The RTA Amendment Bill – Where are we at in May 2020?

While in recent weeks we have rightly focused on COVID-19 and keeping everyone safe, politicians have continued to work on the RTA Amendment Bill.

The Bill passed its first reading in February, with submissions to the Social Services and Community Select Committee closing around the time New Zealand went into Alert Level 4 lock down late in March.

Since mid-April, the Select Committee, which is made up of nine MPs and chaired by Gareth Hughes of the Green Party, has met, and heard submissions. It is now considering these before reporting back to Parliament via Associate Minister for Housing, Chris Faafoi. Unless there is a change to the timetable, that report is due on 22 June 2020.

What is all the fuss about?

As you probably know, there are several proposed amendments in the Bill. Some of these will likely have more impact than others.

Removal of the 90-Day No-Cause Termination of a Periodic Tenancy

This is the clause that has caused landlords and property investors the most angst, mainly because it obliges landlords to provide a ‘justified’ reason to end a tenancy. Currently, a landlord can give problem tenants 90-days’ notice to end the tenancy without having to provide what can sometimes be difficult to prove evidence of fault, for example anti-social behaviour towards neighbours.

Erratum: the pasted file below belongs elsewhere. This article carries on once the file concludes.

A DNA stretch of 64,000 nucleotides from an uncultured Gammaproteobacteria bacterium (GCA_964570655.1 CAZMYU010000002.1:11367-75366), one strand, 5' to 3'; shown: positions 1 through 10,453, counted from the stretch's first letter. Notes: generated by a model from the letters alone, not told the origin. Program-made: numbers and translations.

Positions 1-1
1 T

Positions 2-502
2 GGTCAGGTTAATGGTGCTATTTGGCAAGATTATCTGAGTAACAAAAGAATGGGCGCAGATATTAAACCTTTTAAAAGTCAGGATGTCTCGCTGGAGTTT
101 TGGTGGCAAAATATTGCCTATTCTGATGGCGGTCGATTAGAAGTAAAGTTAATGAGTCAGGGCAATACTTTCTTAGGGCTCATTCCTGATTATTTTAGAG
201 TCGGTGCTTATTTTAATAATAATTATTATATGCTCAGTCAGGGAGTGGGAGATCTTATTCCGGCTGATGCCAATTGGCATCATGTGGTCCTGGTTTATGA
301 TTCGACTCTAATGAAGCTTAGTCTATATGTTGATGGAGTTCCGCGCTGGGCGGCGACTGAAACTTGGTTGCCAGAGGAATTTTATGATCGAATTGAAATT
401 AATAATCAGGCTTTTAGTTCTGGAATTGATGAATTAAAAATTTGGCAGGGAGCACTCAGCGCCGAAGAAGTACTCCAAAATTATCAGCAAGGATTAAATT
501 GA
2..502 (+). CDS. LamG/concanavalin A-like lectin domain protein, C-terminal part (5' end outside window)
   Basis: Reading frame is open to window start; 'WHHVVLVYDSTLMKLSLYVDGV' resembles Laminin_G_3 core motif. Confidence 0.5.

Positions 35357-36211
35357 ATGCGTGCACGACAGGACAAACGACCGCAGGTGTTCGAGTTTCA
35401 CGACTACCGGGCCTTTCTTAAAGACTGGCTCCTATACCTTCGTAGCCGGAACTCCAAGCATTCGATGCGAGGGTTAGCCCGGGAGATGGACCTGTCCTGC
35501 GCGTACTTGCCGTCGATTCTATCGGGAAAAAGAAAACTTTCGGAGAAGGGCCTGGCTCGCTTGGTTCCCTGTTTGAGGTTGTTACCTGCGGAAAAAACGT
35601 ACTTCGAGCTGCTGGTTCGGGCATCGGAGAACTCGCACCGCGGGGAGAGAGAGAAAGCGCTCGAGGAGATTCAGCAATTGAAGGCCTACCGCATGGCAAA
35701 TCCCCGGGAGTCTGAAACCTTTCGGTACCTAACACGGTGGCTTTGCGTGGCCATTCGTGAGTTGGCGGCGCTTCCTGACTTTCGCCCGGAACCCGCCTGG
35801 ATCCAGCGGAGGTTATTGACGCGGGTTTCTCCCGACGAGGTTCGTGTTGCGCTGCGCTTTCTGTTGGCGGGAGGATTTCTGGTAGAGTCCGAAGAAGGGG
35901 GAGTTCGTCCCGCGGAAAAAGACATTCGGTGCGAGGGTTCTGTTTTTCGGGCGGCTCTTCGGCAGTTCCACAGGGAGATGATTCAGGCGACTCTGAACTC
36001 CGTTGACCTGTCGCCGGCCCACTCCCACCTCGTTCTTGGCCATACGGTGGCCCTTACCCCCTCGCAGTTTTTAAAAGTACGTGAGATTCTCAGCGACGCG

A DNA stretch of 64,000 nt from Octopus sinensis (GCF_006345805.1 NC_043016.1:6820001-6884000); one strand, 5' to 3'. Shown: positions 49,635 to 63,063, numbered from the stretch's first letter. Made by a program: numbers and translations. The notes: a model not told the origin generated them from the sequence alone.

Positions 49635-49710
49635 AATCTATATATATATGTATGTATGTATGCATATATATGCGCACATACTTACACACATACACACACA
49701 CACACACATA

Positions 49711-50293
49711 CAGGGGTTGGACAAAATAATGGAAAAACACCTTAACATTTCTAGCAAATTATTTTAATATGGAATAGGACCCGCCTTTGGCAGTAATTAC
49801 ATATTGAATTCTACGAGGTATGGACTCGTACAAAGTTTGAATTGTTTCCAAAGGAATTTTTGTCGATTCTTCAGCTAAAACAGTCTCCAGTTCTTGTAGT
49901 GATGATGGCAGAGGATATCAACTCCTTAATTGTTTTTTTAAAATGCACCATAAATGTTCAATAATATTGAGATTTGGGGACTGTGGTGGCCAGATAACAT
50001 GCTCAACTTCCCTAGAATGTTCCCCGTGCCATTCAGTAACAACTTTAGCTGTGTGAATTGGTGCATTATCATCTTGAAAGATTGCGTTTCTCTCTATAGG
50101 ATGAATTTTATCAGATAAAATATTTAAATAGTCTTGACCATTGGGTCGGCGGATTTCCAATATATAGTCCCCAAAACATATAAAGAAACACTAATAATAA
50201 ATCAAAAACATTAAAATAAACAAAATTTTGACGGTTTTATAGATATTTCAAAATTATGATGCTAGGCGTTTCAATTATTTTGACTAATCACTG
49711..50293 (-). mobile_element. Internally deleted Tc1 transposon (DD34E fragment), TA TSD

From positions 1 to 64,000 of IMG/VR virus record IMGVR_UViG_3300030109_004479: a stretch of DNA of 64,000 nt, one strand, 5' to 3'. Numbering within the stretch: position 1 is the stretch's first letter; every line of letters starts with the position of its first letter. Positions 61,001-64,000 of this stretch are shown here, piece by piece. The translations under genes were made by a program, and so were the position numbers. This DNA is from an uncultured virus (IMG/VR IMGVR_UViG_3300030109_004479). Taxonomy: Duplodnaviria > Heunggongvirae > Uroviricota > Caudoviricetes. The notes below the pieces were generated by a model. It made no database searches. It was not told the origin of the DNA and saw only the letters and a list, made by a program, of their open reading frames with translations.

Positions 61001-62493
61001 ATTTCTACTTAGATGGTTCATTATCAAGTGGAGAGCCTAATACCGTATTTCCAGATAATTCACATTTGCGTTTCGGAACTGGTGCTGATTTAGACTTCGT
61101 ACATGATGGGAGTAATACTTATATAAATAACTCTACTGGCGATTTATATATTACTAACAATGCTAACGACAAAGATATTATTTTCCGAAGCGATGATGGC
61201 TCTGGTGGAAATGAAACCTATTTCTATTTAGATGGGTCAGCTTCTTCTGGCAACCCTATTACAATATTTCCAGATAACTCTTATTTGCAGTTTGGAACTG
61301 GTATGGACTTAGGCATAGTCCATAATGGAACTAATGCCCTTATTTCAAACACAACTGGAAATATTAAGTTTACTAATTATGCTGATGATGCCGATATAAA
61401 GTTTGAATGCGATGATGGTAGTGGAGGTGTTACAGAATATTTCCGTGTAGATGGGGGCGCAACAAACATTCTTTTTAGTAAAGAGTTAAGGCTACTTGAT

Removing this clause will not only diminish landlords’ ability to exercise some responsibility towards those nearby but will likely negatively impact community tolerance and goodwill.

Fundamental to the way we operate at Hatch Property Management is to match the right people to the right property at the outset. We are confident of our tenant selection process, but also feel the clause should be retained as an important backstop for landlords.

Tenants will be able to make minor alterations to the property without prior consent (within certain criteria)

Property owners probably feel most challenged by this clause in terms of maintaining integrity of ownership, while tenants seek that balance of feeling at home and having a property that suits them at a practical level.

Likely few landlords would be unhappy with a tenant wanting to make a property safe for their baby or to hang a small selection of pictures, but open slather with lots of holes or damage is a different proposition.

While tenants will be required to restore the property to its original state at the end of their tenancy, the major concern with this clause is that it will merely create contention and debate between landlord and tenant.

Extensive and accurate Entry Inspection Reports will come into their own, as will regular property inspections where issues can be recorded and addressed to minimize potential conflict.

Expired Fixed Term Tenancies will automatically become Periodic Tenancy Agreements, unless otherwise agreed

The objective of this change is to provide tenants greater certainty by ensuring they have a tenancy agreement in place once their fixed-term tenancy expires.